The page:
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Australia must stick with Khawaja and Marsh brothers

6th April, 2018
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Vernon Philander and team mates of South Africa celebrate the wicket of Usman Khawaja. (Photo by Ashley Vlotman/Gallo Images/Getty Images)
Expert
6th April, 2018
76
2094 Reads

After losing three members of their top six due to the ball-tampering scandal, Australia need to quickly decide upon their best Test batting line-up and then give these players time to grow.

Australia’s batting unit is so greatly weakened by the loss of Steve Smith and David Warner that it will surely falter many times over the duration of that pair’s 12-month bans.

When it does so repeatedly the temptation will be to lose patience and make changes in the forlorn hope new faces will help stem the bleeding. More than likely they wouldn’t – there are no readymade star batsmen biding their time in the Sheffield Shield.

There are plenty of talented players who may well be able to succeed in Tests, but they too would need time and patience to find their feet at the highest level.

Now is not the time for the Australian selectors to begin shuffling the deck constantly. The best thing they could do for a team trying to rebuild from a devastating incident is to pick who they believe to be the best 11 cricketers in the country and then guarantee those players a fair run.

Australia’s bowling line-up picks itself, but it is on the batting front that there will be a lure to tinker. In the fourth Test against the Proteas Australia had close to their best possible top seven, with the only change I would make being to bring in Glenn Maxwell at the expense of Peter Handscomb.

Glenn Maxwell Cricket Australia 2017

(AP Photo/Aijaz Rahi)

Usman Khawaja and Shaun Marsh had awful series in South Africa, averaging 20 and 18 with the bat respectively, but they’re now Australia’s two most capped batsmen, and experience is a precious commodity after losing more than 12,000 Test runs in the form of Smith and Warner.

Khawaja and Marsh both have serious queries over their ability to adapt to foreign conditions. The former has averaged just 18 in his past eight Tests away from home. Meanwhile, Marsh scored three tons in his first nine away Tests but since then has floundered, also averaging 18 in his past eight Tests outside Australia.

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Fortunately for Australia eight of their next nine scheduled Tests are at home, with the solitary away Test being against Zimbabwe, the weakest team in the format. That one-off Test in Zimbabwe this July will be followed by two home Tests against Bangladesh in August, four home Tests against India in November and December and two home Tests against Sri Lanka in January.

That is a generous schedule, particularly for the Australian batting line-up, which will have time to gel in almost exclusively home conditions and against three weak pace attacks. They will need to make the most of this relatively easy run of bowling opponents because after that they will face consecutive major challenges.

First they will play three Tests next March against Pakistan in the United Arab Emirates, where Australia’s batting line-up fell in a heap on their last visit in 2014. That will be followed by the Ashes in England, home of the Dukes ball and seaming pitches which have troubled them so often.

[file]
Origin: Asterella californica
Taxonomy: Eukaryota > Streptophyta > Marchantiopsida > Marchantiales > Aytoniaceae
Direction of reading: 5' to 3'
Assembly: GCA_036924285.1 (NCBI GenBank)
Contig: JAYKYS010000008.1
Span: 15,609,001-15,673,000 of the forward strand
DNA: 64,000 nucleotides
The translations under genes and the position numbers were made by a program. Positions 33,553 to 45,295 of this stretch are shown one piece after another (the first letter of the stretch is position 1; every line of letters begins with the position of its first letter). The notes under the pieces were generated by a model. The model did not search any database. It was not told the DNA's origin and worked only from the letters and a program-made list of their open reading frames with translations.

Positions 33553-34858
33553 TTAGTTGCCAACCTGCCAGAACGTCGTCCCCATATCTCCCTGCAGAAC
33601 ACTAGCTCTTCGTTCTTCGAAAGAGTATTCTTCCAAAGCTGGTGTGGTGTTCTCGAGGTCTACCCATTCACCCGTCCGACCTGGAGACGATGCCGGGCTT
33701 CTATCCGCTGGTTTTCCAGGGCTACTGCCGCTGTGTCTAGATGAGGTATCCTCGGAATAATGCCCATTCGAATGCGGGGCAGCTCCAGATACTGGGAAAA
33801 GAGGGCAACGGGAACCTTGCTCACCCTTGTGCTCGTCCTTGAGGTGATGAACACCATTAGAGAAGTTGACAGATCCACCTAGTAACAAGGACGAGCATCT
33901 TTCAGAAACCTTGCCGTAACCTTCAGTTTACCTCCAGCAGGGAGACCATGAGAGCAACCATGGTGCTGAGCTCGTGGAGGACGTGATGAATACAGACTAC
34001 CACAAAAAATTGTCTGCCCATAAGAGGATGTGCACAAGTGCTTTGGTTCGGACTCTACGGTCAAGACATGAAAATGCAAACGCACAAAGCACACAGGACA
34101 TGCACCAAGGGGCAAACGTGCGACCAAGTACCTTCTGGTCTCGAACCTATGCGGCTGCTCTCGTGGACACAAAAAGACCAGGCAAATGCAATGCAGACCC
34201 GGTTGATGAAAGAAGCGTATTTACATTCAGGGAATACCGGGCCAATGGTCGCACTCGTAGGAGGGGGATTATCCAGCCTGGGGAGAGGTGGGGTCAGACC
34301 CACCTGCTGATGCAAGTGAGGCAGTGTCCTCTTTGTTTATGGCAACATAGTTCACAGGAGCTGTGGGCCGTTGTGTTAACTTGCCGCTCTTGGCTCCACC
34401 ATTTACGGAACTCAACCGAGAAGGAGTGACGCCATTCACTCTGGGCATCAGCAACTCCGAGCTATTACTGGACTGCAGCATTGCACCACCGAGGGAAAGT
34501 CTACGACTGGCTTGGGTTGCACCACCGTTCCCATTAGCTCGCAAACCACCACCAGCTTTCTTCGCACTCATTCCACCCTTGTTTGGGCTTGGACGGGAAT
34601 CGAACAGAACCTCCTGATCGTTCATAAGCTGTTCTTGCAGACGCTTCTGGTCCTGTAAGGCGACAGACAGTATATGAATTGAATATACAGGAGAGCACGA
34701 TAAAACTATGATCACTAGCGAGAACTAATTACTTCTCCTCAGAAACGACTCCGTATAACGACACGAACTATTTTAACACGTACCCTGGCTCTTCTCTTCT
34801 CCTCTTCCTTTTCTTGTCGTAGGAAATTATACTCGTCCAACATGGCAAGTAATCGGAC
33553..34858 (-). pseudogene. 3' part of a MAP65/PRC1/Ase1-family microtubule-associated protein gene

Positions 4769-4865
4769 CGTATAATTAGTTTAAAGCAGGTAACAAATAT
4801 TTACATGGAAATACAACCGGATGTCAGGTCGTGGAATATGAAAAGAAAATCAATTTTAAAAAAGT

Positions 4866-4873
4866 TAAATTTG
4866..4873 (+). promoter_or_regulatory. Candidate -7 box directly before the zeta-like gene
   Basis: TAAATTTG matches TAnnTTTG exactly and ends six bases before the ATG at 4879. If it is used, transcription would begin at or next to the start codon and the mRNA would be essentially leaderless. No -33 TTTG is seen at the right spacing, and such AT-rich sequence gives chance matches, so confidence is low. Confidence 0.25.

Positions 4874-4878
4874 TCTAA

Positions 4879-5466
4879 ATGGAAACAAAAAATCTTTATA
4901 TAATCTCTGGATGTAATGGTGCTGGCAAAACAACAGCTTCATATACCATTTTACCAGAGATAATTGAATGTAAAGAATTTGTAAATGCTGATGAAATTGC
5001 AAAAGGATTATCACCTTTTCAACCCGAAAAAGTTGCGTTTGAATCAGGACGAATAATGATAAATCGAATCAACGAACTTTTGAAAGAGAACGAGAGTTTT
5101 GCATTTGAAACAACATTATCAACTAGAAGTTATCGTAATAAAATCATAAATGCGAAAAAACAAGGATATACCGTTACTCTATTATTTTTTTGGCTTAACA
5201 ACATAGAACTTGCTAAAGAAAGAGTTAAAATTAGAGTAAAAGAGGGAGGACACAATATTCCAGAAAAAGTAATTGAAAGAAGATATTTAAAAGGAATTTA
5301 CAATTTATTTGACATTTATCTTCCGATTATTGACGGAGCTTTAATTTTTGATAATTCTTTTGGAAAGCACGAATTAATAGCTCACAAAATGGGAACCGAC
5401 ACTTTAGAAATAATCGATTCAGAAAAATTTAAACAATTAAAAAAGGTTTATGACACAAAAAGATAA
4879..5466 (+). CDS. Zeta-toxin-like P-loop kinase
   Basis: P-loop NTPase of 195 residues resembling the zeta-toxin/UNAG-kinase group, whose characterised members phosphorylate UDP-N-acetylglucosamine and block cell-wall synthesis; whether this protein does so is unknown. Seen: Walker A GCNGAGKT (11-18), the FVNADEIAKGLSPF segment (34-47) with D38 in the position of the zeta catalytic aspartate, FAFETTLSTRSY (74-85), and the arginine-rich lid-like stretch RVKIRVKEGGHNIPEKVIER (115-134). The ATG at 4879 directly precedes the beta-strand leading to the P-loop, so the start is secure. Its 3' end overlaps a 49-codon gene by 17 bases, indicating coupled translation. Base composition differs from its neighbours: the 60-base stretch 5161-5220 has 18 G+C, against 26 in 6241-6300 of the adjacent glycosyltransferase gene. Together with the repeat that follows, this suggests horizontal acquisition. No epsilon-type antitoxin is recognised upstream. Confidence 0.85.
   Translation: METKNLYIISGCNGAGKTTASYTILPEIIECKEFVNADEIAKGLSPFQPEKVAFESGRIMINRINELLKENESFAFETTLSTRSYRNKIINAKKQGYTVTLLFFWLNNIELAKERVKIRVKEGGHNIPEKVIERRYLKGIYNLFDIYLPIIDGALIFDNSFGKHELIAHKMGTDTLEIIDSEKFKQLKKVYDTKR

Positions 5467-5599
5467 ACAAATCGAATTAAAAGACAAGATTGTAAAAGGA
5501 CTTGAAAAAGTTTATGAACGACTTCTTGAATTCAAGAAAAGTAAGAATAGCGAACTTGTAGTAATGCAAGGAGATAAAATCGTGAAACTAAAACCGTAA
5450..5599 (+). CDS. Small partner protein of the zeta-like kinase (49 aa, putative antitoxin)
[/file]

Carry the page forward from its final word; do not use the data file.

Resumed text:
By that stage Australia will have back the world’s best Test batsman in Smith and, perhaps, their best opening batsman in Warner.

Until one or both of that star pair return Australia need to resist making too many changes to their batting line-up. After Warner and the banned Cameron Bancroft, Matt Renshaw and Joe Burns are clearly the two best first-class openers in the country and both have experienced periods of success at Test level.

At 22 and 28 years old respectively, they have the potential to become a long-term opening partnership for Australia and must be given a long rope.

The 31-year-old Khawaja and 34-year-old Shaun Marsh have higher expectations on them given their age and experience. Behind them at five I would love to see Maxwell finally given an extended run in the Test line-up.

Shaun Marsh reacts with brother Mitchell

(AAP Image/Dave Hunt)

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The Victorian has been very poorly treated by the selectors so far in his Test career. Not only have all seven of his Tests been in Asia, the most difficult location for Australian batsmen, but those seven Tests incredibly have been spread out across four separate stints in the team.

Imagine being dropped four times in a Test career of just seven matches. That is ridiculous. As if that wasn’t bad enough, Maxwell has been tossed around the batting order like a ragdoll, batting in every single position from opening to eight.

Yes, you read correctly, in the space of 14 Test innings Maxwell has opened, and also batted at three, four, five, six, seven and eight. Aboslutely gobsmacking.

Maxwell should be given time to find his feet at five, with Mitch Marsh provided similar latitude at six. The younger Marsh brother had a very disappointing end to the series in South Africa, but it must not be forgotten he also played easily the best innings of the series by an Aussie, with his backs-to-the-wall 96 setting up a victory in the first Test.

In seven Tests since returning to the Test team Marsh has made 496 runs at 45, including two tons and that 96.

At just 26 years old Marsh has not yet reached what are typically the peak years for a batting all-rounder. Given the lack of outstanding candidates to replace him, it would be wise to see whether Marsh can learn from his lean trot across the last three Tests in South Africa.

Australia’s Test batting options are limited at present. That is why it is so important for the selectors to pick the best top six and then back them in.